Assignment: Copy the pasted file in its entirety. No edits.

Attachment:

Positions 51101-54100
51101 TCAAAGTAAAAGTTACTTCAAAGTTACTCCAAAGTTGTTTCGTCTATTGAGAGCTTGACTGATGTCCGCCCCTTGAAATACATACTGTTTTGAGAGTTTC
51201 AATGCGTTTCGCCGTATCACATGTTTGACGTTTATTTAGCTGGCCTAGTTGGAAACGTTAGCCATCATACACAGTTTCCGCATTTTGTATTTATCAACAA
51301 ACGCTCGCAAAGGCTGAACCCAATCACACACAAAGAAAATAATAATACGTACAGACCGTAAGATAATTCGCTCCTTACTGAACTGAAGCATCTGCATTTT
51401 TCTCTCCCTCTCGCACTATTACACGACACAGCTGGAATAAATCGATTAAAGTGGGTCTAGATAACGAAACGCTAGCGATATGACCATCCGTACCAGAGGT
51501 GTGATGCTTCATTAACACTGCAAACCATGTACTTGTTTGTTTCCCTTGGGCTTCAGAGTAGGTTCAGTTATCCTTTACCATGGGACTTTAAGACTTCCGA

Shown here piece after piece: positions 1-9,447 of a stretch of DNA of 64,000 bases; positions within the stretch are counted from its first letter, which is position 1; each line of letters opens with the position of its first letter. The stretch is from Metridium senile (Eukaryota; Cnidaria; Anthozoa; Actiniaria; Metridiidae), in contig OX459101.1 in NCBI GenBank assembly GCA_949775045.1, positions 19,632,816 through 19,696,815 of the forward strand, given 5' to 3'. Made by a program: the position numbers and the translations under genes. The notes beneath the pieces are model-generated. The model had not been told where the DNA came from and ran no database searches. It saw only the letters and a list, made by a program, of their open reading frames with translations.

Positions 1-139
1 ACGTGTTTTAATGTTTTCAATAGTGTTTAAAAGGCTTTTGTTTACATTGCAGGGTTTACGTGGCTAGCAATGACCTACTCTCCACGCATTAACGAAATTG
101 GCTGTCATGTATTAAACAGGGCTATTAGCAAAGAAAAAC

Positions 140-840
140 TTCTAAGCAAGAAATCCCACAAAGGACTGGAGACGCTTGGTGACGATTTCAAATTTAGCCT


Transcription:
Positions 51101-54100
51101 TCAAAGTAAAAGTTACTTCAAAGTTACTCCAAAGTTGTTTCGTCTATTGAGAGCTTGACTGATGTCCGCCCCTTGAAATACATACTGTTTTGAGAGTTTC
51201 AATGCGTTTCGCCGTATCACATGTTTGACGTTTATTTAGCTGGCCTAGTTGGAAACGTTAGCCATCATACACAGTTTCCGCATTTTGTATTTATCAACAA
51301 ACGCTCGCAAAGGCTGAACCCAATCACACACAAAGAAAATAATAATACGTACAGACCGTAAGATAATTCGCTCCTTACTGAACTGAAGCATCTGCATTTT
51401 TCTCTCCCTCTCGCACTATTACACGACACAGCTGGAATAAATCGATTAAAGTGGGTCTAGATAACGAAACGCTAGCGATATGACCATCCGTACCAGAGGT
51501 GTGATGCTTCATTAACACTGCAAACCATGTACTTGTTTGTTTCCCTTGGGCTTCAGAGTAGGTTCAGTTATCCTTTACCATGGGACTTTAAGACTTCCGA

Shown here piece after piece: positions 1-9,447 of a stretch of DNA of 64,000 bases; positions within the stretch are counted from its first letter, which is position 1; each line of letters opens with the position of its first letter. The stretch is from Metridium senile (Eukaryota; Cnidaria; Anthozoa; Actiniaria; Metridiidae), in contig OX459101.1 in NCBI GenBank assembly GCA_949775045.1, positions 19,632,816 through 19,696,815 of the forward strand, given 5' to 3'. Made by a program: the position numbers and the translations under genes. The notes beneath the pieces are model-generated. The model had not been told where the DNA came from and ran no database searches. It saw only the letters and a list, made by a program, of their open reading frames with translations.

Positions 1-139
1 ACGTGTTTTAATGTTTTCAATAGTGTTTAAAAGGCTTTTGTTTACATTGCAGGGTTTACGTGGCTAGCAATGACCTACTCTCCACGCATTAACGAAATTG
101 GCTGTCATGTATTAAACAGGGCTATTAGCAAAGAAAAAC

Positions 140-840
140 TTCTAAGCAAGAAATCCCACAAAGGACTGGAGACGCTTGGTGACGATTTCAAATTTAGCCT